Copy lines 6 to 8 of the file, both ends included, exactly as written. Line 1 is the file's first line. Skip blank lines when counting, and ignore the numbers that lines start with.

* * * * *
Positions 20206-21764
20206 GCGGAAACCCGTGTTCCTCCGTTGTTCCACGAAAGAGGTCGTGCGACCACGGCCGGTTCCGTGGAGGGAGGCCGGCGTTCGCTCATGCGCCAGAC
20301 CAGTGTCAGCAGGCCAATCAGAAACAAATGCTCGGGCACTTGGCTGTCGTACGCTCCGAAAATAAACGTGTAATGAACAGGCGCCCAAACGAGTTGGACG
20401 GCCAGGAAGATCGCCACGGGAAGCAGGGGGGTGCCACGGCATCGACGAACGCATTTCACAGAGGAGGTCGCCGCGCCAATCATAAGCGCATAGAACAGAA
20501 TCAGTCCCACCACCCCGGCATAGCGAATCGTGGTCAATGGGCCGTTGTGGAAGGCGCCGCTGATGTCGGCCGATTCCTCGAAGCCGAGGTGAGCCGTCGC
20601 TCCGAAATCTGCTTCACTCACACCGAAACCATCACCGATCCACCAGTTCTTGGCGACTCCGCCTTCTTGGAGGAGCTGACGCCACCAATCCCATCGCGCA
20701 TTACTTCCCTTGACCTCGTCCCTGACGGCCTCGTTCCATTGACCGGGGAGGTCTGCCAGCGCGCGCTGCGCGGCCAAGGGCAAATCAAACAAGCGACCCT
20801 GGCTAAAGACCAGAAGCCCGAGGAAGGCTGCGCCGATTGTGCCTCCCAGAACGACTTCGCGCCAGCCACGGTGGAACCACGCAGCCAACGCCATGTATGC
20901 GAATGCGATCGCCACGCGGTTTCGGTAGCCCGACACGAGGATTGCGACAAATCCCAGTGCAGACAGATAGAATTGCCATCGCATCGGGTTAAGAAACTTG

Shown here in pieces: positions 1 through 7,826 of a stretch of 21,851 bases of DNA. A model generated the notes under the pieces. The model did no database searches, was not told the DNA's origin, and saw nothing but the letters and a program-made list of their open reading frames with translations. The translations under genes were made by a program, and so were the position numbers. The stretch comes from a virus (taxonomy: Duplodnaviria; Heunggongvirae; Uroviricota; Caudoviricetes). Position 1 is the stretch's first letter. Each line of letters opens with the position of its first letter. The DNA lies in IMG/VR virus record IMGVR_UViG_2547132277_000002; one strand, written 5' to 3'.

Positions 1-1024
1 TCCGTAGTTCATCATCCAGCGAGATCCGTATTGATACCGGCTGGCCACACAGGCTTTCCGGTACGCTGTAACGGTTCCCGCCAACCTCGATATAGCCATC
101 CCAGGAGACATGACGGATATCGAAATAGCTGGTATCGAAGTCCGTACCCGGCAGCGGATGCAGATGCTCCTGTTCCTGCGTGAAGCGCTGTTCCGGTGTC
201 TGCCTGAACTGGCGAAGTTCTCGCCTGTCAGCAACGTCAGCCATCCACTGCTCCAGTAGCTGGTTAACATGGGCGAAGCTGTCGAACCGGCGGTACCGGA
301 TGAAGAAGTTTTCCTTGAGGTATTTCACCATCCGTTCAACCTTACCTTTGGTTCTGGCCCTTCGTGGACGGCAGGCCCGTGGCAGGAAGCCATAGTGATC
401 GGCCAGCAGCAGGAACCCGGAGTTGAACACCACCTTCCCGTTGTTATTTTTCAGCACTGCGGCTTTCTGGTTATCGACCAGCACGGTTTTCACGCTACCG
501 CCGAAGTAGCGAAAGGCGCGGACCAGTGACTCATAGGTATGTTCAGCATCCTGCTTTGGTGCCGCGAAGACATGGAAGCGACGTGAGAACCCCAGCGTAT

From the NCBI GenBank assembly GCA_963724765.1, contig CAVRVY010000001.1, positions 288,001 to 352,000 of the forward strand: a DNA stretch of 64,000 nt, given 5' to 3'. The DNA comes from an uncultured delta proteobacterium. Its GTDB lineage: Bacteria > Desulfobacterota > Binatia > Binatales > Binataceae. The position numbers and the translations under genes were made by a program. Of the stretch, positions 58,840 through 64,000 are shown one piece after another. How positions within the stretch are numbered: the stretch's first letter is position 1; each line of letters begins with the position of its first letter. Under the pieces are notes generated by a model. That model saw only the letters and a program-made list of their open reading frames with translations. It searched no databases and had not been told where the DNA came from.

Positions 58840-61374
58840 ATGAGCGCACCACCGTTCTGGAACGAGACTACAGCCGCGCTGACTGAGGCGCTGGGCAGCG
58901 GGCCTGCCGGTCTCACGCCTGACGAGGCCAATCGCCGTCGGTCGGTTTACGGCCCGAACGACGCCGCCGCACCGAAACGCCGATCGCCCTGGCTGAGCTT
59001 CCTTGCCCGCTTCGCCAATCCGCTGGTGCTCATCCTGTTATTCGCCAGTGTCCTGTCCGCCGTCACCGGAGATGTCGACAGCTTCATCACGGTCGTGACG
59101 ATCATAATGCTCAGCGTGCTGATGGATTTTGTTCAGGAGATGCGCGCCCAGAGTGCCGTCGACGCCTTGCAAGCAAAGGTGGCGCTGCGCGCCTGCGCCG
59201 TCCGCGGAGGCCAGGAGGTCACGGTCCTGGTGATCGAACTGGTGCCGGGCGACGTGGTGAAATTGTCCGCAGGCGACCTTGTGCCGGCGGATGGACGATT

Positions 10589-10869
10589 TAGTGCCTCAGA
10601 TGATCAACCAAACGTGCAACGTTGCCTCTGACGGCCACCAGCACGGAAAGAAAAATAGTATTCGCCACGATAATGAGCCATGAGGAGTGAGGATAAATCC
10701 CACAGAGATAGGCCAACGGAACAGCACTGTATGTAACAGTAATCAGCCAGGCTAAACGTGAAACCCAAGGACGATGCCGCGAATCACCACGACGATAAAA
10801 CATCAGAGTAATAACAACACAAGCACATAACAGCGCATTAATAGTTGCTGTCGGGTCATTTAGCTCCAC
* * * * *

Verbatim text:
20601 TCCGAAATCTGCTTCACTCACACCGAAACCATCACCGATCCACCAGTTCTTGGCGACTCCGCCTTCTTGGAGGAGCTGACGCCACCAATCCCATCGCGCA
20701 TTACTTCCCTTGACCTCGTCCCTGACGGCCTCGTTCCATTGACCGGGGAGGTCTGCCAGCGCGCGCTGCGCGGCCAAGGGCAAATCAAACAAGCGACCCT
20801 GGCTAAAGACCAGAAGCCCGAGGAAGGCTGCGCCGATTGTGCCTCCCAGAACGACTTCGCGCCAGCCACGGTGGAACCACGCAGCCAACGCCATGTATGC